Wednesday, February 03, 2010
28 Days of L-O-V-E
I'm kind of a Valentine's Day hater. I am willing to own it. I have never really had a romantic or a great one. One year, while living in Texas, we did eat at a fabulous hole-in-the-wall Italian place on Louetta, but I don't think that was right on Valentine's Day. Come to think of it, that may have been an anniversary thing. The truth is that I'm happily married to a man who makes me feel loved every day, and "big" occasions for gift giving are more just a part of the continuum. I am also highly practical. He will sometimes come up with some big, dramatic plan for fun and I'm the one to say, "Uh, what about . . . ?" and the fun stuff gets lost in the logistics. As the years pass, a lot of my practicality has rubbed off on Plantboy and any spontaneous, romantic gestures we might have once had are pretty rare these days.
Case in point: Last weekend we went on a date. To Sizzler. Topped off with a rented movie.
It's okay. Just as I freely embrace my general dislike of Valentine's (s'?) Day, I will also freely embrace that I'm as comfortable with Plantboy as my favorite old jeans, and that I'm totally happy with that. Am I a romantic? Hm . . . that is a really good question, and I'll have to think about that one. After all, I am learning my own version of happily ever after. I might be too practical to really earn the title of romantic, but I still get weak in the knees every time I read Austen and wonder if, once again, Mr. Darcy will really change his nature for his beloved Elizabeth. And I really want my movies to have happy endings. (Thanks very much for those of you who recommended 500 Days of Summer, by the way. I might still be depressed over it.)
So while the jury is still out as to whether or not I believe in the sappy, book version of romance, it is totally safe to say that I believe in love. Absolutely. Totally. Completely. I think those that we truly Love never leave us, but that they each touch and change our life fundamentally in some ways. I think the relationships we have with one another are the glue that holds life together. I think the things we love (with a small letter "l") can brighten our days and give us outlets for our pleasures and interests. As long as we keep the people we love ahead of the things we love, I think it is okay to love things too.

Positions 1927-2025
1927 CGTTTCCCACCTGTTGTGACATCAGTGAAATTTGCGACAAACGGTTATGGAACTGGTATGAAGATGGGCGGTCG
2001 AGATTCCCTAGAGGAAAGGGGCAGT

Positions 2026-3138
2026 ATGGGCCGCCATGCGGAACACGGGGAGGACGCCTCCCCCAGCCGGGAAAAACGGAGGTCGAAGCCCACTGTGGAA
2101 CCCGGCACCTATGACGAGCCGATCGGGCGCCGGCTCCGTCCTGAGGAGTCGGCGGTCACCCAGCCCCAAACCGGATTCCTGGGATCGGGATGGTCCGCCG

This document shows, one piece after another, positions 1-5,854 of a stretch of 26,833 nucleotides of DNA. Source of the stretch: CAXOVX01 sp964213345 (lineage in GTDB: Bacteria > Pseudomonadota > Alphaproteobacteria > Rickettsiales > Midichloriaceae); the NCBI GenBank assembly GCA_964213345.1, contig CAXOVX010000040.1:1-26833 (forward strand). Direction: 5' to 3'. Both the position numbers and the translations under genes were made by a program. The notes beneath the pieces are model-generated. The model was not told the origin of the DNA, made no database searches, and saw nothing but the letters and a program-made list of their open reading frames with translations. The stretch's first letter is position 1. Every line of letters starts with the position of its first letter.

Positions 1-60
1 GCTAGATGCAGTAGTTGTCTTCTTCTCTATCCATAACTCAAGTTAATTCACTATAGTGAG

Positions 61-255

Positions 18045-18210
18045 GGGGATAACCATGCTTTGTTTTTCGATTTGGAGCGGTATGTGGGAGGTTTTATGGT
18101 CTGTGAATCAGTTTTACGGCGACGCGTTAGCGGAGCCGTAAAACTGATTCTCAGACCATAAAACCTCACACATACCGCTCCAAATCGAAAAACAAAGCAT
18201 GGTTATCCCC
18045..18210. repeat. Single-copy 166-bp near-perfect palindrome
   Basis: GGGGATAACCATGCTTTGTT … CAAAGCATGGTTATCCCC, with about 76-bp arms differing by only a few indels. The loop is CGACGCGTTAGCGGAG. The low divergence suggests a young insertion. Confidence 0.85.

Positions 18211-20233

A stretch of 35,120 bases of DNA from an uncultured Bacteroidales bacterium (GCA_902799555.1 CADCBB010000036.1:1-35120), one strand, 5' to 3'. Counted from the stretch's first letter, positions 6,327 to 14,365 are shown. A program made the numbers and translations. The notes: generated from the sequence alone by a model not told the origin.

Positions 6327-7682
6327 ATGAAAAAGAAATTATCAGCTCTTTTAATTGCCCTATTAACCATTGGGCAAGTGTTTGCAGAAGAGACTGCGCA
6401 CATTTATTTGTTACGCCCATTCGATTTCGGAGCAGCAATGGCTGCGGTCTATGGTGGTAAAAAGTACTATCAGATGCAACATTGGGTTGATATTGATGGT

I once met a woman who was very devout and faithful to her version of Christianity, which differed rather sharply than mine. In fact, I had seldom met a person of such faith in any religion. She was militant about her dislike of the word "love." She believed it was so overused as to be meaningless and would only use it in context of talking about God. She even believed the term "in love" should also only be used to express love of God. (Correlation is not causation, of course, but she was divorced.)
It's true that our language would better serve us if it had multiple words for "love," like the Eskimos and their dozens of words for "snow." But it doesn't. And so I will freely use the word love for my religion, skiing, my mother, fresh vegetables, farmer's markets, pretty baskets, my children, flowers, my husband, ice cream, and chocolate. Though not necessarily in that order. (Chocolate should be higher. Oh, and Plantboy too.)
All of this musing brings me to my point. I've never done one of those post-every-day-for-a-month things, but I'm going to try this month. (Please don't point out that I've already missed two days. I'm making up for it here.) Each day I'm going to post about something I love. Some of these will be things I LOVE, and others will just be things I love. I hope that you will understand the difference, and that posting about chocolate chip cookies one day and my children then next doesn't mean that I take cookies too seriously or my children too lightly. It just means that there is a lot of dang good stuff to embrace in this life. I'll post three today, but hopefully just once daily from here on out.